Prediction #5: Enterprises stop the insanity and deploy containers on bare metal

Expect to see a shift in deployment modes and architectures as we see enterprise adoption of containers — and Docker in particular — climb to this 50 percent mark. Why? Because enterprises currently dipping their toes in the Docker waters commonly experiment with containers deployed inside of VMs. There are legitimate security and storage reasons for doing so, but it's not ideal. Expect to see enterprises getting more comfortable deploying containers in a true microservices architecture, with specific processes and app components running in separate Docker containers on bare metal.

Prediction #6: No more than 30 percent of companies deploy OpenStack in production

Containers and OpenStack are not mutually exclusive. In fact, customers tell us the data center of the future will be a mix of VMs and containers, with OpenStack as an orchestration layer atop both. But containers are a faster growing technology. A 2015 Red Hat survey found 16 percent of organizations are using OpenStack in production, less than half the container adoption rate cited above. There's good momentum as companies get serious about private clouds and we previously predicted that the number of production deployments will roughly double. Large enterprises will lead the way; they stand the best chance of getting the requisite talent needed to successfully stand up and run an OpenStack cloud.

Prediction #7: Cloud storage goes hybrid

While public cloud storage can cost as little as a few pennies per gig per month, companies with more than a petabyte of cloud storage are finding it cheaper to deploy on-premises software-defined storage clusters. The cost of the data center, infrastructure, power, and cooling can be less than public clouds. But don’t take our word for it. Read customer LKAB’s experience running Hedvig on Cisco UCS hardware. We’ll see companies use intelligent cloud gateways and software-defined storage that support hybrid cloud. Hot and warm data will remain in private clouds, while older, colder data gets migrated to public clouds. The key will be solutions that are smart enough to do this dynamic migration automatically.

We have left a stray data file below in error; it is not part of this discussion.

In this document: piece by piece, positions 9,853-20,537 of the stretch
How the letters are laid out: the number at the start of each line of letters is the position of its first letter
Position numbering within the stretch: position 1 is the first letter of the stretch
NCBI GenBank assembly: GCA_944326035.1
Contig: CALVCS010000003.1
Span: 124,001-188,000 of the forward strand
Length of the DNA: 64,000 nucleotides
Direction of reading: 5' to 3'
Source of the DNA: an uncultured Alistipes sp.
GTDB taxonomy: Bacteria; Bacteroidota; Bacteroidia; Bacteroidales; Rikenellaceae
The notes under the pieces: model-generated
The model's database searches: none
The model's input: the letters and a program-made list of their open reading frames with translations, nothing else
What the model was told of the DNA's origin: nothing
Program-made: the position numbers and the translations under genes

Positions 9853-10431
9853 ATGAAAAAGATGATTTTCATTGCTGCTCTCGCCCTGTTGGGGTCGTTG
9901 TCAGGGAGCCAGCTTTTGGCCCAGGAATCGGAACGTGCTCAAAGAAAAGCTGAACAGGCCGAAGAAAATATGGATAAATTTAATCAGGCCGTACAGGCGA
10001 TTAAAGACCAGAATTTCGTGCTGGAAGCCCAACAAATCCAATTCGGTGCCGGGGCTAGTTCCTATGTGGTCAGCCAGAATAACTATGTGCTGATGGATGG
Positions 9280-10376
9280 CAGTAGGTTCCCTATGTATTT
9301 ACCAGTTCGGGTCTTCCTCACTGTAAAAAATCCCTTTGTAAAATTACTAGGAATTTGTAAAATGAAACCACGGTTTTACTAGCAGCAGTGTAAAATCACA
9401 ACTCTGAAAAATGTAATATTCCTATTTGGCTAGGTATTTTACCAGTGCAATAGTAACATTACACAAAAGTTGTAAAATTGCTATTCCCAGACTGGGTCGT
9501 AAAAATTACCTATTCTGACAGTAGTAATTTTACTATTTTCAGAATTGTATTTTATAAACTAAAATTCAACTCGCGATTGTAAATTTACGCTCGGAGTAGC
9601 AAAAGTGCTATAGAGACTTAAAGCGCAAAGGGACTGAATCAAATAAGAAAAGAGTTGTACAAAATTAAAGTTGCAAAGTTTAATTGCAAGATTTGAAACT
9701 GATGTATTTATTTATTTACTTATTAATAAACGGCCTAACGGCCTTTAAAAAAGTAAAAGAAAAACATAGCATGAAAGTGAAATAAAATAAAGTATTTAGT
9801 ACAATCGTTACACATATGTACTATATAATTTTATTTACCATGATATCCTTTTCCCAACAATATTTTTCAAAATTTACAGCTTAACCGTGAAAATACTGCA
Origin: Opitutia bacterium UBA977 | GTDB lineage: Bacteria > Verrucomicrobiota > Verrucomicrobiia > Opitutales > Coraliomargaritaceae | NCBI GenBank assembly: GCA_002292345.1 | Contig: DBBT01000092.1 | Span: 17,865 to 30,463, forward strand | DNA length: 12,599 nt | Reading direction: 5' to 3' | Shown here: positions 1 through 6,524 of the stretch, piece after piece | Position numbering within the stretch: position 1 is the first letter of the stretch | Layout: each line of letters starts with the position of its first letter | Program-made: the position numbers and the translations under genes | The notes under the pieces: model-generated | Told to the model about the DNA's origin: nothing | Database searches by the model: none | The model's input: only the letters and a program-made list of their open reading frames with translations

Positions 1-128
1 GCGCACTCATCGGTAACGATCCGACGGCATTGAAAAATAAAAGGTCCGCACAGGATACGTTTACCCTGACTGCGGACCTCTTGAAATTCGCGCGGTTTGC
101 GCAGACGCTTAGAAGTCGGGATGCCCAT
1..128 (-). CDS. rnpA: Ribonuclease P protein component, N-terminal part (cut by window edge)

Prediction #8: Enterprise Hadoop becomes a "virtual-first" deployment

Several studies, including a great benchmark from VMware, found that virtualizing Hadoop actually improves performance. In 2016, companies will take Hadoop from tire-kicking and departmental experiments to production by adopting a "virtual-first" stance. In doing so, Hadoop can be more effectively run on shared storage (studies have shown this introduces eight percent or less performance decrease). This approach yields economics for a central data lake that leverages snapshots, clones, deduplication, and storage tiering, all of which are needed to make Hadoop production-ready.

Finishing the year with a bang

HappyNewYearImage.pngLet’s see how right or wrong we are on these predictions in 2016. Next year we'll do a fresh set of predictions as well as assess this batch. Whatever the case, we’re looking forward to a fantastic year at Hedvig. Until then, from all of us at Hedvig, we wish you a wonderful holiday season.

Happy New Year!

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Avinash Lakshman

Avinash Lakshman

Avinash Lakshman is the CEO & Founder of Hedvig. Before starting Hedvig, Avinash built two large distributed systems: Amazon Dynamo and Apache Cassandra. As the pioneer of NoSQL systems, Avinash is passionate about using distributed systems to disrupt a storage space that hasn't seen any real innovation over the last decade.